Song: "Every Little Bit Hurts"
Album: Every Little Bit Hurts
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Regardless of the specific record label or the genre or even the era during which they existed, there is always some artist or song that seems to stand in contrast to what that specific style built their upon. Whether it is a heavier or faster-paced band recording a ballad, or a label signing and releasing music from a group that sounds unlike anything else in their catalog, few can argue that it is often these anomalies which yield the most memorable and historically significant moments in history. This can certainly be seen when one looks at this history of Motown Records, as they were certainly best known for their upbeat, enthralling numbers, and yet it was one of their more reserved and soulful artists that showed the other side of the label. Bringing an almost gospel influence, along with one of the strongest voices in all of music history, few artists can compare to the sound and presence of Brenda Holloway. Though she was recording what was without question a non-traditional sound for Motown Records at the time, the allure and impact of her mid-1960's singles are undeniable, and to this day, few songs from the era have endured as perfectly as these songs. There are a number of brilliant singes which one can point to as her strongest, but it is hard to argue the lasting impact and overall musical perfection one can hear all across Brenda Holloway's unforgettable 1964 single, "Every Little Bit Hurts."
From the very moment that "Every Little Bit Hurts" begins, it is clear that this will not be a "standard" Motown song, as the pace and overall feel are a far cry from the sound for which the label was already known. However, there is a purity and power within the music that cannot be overlooked, and in many ways it is this reality which is the true essence of the "Motown sound." The rhythm of "Every Little Bit Hurts" is rather odd in a number of ways, as it has a pace and a sway which many equate to an almost funeral-eqsue sound, and this fits perfectly with the overall sentiment of the song. This rather unique march is brilliantly complimented by the equally paced piano playing, and it is the interplay between these two sounds which give "Every Little Bit Hurts" a rather somber tone. Yet it is the way that the small string section manages to fill out the remainder of the musical space which enables the track to become so engaging and powerful, and there is no question that along with being a classic of the "Motown era," "Every Little Bit Hurts" also represents one of the finest soul recordings in all of music history. It is also the orchestration found here which shows the wide range and unparalleled talents of the legendary Funk Brothers, as they are able to inject just as much emotion and power into this slower arrangement as one can find on any of their other iconic arrangements.
Working in perfect harmony with the fantastic orchestration behind her, there is no arguing that Brenda Holloway's vocal performance on "Every Little Bit Hurts" is not only the finest in her own catalog, but certainly one of the greatest in the entire history of recorded music. Moreso than nearly any other artist from any genre, her singing seems almost effortless, and this is absolutely stunning when one hears the level of power and emotion that comes through on every word. All across the track, Holloway often sounds as if she is on the edge of tears, and it is the pain and torture within her voice that quickly becomes one of the most engaging aspects of the entire song. Furthermore, while other Motown artists where singing of the frustration of love, there is a unique brand of heartbreak that one can hear here, and there is no question that "Every Little Bit Hurts" stands as one of the most direct and universally understood songs to ever approach this subject. The song is also rather unique in comparison to much of the rest of the Motown catalog in that it stands as one of the labels' few "big hits" that was not written by their legendary "Holland-Dozier-Holland"team. Though this track was composed by Ed Cobb, it is the way that Brenda Holloway's voice soars to unmatched heights which makes it a perfect fit, and few singers from any era or style have even come close to such a performance.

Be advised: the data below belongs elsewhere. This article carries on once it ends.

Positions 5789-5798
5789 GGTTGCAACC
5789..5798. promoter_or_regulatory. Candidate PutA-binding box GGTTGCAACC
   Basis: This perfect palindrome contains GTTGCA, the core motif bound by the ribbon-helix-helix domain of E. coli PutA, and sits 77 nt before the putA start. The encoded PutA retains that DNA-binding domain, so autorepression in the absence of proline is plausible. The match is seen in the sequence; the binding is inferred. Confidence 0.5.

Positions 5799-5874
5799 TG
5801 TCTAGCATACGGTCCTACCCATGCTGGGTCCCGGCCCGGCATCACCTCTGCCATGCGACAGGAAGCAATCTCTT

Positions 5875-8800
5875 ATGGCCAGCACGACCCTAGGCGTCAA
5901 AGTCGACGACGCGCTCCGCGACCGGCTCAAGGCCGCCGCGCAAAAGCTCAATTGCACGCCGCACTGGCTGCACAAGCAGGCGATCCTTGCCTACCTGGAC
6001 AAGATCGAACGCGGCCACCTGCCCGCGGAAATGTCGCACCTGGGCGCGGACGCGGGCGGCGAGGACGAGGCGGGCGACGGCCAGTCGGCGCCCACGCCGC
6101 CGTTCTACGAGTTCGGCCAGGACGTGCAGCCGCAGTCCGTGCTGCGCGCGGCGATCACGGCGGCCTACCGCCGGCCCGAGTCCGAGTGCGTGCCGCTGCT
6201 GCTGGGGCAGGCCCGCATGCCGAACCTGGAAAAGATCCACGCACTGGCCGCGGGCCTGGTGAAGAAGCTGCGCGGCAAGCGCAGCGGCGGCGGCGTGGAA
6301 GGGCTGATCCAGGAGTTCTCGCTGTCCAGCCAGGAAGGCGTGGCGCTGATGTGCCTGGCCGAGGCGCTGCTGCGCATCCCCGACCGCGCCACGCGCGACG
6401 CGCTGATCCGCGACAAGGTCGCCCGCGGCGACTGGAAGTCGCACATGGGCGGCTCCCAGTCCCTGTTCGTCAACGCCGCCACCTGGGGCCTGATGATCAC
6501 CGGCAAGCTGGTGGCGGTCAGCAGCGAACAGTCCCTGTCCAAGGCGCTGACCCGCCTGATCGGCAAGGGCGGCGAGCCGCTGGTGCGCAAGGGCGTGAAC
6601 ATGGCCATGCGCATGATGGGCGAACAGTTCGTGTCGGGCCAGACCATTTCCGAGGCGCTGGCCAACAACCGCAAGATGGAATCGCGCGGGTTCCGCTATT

While there is no question that the 1964 version of "Every Little Bit Hurts" is the definitive take, it was actually the second time that Holloway had recorded the song. In fact, she had recorded the song for another label a few years previously, and was very reluctant to do the song again for Motown Records. However, almost instantly upon its release, this new version of "Every Little Bit Hurts" became a top twenty hit, and it would become one of Holloway's best known songs, as well as one of the most treasured of the entire decade. Strangely enough, "Every Little Bit Hurts" managed to have a musical reach that few other songs in history have attained, as there are cover versions that can be found from a massively wide range of other artists throughout the decades. Since its initial release, artists ranging from George Clinton to The Clash to The Small Faces to Alicia Keys have all taken time to record their own version, and this diversity in tributes is a testament to what a unique song "Every Little Bit Hurts" is in the historical sense. Yet while these later takes are certainly enjoyable and interesting in their own right, there is no question that it is the Motown Records version by Brenda Holloway which stands far above the rest, and the sheer perfection, as well as the rather unique contrast it presented to the rest of the labels' work is what makes her 1964 release of "Every Little Bit Hurts" such an unforgettable moment in music history.